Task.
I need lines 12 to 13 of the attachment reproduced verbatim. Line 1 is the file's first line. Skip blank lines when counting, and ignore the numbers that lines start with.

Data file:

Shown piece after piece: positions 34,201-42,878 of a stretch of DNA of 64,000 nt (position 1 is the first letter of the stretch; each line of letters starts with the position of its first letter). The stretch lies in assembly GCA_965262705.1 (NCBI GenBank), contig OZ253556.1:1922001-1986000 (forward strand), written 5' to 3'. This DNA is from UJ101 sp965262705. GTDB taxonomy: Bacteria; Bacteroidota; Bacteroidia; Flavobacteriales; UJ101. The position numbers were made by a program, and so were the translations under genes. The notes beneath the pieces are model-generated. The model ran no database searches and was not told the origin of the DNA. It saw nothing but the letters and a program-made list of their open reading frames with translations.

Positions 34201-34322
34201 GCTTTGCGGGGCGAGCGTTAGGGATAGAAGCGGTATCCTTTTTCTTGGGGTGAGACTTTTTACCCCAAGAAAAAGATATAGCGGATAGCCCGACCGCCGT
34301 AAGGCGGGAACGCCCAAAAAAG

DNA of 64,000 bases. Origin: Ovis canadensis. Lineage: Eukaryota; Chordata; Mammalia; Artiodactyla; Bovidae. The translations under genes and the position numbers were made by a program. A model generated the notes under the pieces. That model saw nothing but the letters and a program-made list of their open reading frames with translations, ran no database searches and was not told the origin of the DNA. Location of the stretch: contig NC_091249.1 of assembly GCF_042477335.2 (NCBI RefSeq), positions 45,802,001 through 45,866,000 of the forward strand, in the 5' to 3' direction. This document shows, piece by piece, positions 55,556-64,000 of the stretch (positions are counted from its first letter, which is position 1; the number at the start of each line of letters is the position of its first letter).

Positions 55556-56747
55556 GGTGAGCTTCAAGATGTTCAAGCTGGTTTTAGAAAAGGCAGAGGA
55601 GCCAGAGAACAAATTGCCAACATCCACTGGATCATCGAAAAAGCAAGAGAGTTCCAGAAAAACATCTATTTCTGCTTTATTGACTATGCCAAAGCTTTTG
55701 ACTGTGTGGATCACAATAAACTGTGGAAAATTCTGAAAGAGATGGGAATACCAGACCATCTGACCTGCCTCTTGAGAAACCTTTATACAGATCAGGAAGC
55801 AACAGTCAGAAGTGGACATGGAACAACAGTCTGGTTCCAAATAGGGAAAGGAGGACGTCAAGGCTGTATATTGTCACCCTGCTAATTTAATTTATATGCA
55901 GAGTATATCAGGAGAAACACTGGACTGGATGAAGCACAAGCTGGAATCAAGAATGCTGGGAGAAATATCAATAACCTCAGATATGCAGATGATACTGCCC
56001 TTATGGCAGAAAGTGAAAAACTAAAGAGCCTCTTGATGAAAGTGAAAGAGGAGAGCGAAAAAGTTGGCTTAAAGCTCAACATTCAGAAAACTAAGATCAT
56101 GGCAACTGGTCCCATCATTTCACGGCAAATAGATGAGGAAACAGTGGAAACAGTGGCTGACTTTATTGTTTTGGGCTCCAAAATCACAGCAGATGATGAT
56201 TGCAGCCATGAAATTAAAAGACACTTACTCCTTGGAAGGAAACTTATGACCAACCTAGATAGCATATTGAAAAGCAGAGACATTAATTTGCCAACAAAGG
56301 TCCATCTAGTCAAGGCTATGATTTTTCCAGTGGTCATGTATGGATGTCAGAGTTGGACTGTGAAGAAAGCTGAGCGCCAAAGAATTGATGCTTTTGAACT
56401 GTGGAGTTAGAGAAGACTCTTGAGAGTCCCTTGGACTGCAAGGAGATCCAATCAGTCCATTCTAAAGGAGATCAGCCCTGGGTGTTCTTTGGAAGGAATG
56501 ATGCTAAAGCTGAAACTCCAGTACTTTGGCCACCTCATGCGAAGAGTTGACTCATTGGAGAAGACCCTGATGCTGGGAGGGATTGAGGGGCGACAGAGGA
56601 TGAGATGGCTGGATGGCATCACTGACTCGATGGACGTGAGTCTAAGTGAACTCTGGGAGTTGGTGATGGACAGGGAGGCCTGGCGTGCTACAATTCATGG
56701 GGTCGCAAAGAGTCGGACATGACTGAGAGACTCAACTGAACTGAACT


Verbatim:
56001 TTATGGCAGAAAGTGAAAAACTAAAGAGCCTCTTGATGAAAGTGAAAGAGGAGAGCGAAAAAGTTGGCTTAAAGCTCAACATTCAGAAAACTAAGATCAT
56101 GGCAACTGGTCCCATCATTTCACGGCAAATAGATGAGGAAACAGTGGAAACAGTGGCTGACTTTATTGTTTTGGGCTCCAAAATCACAGCAGATGATGAT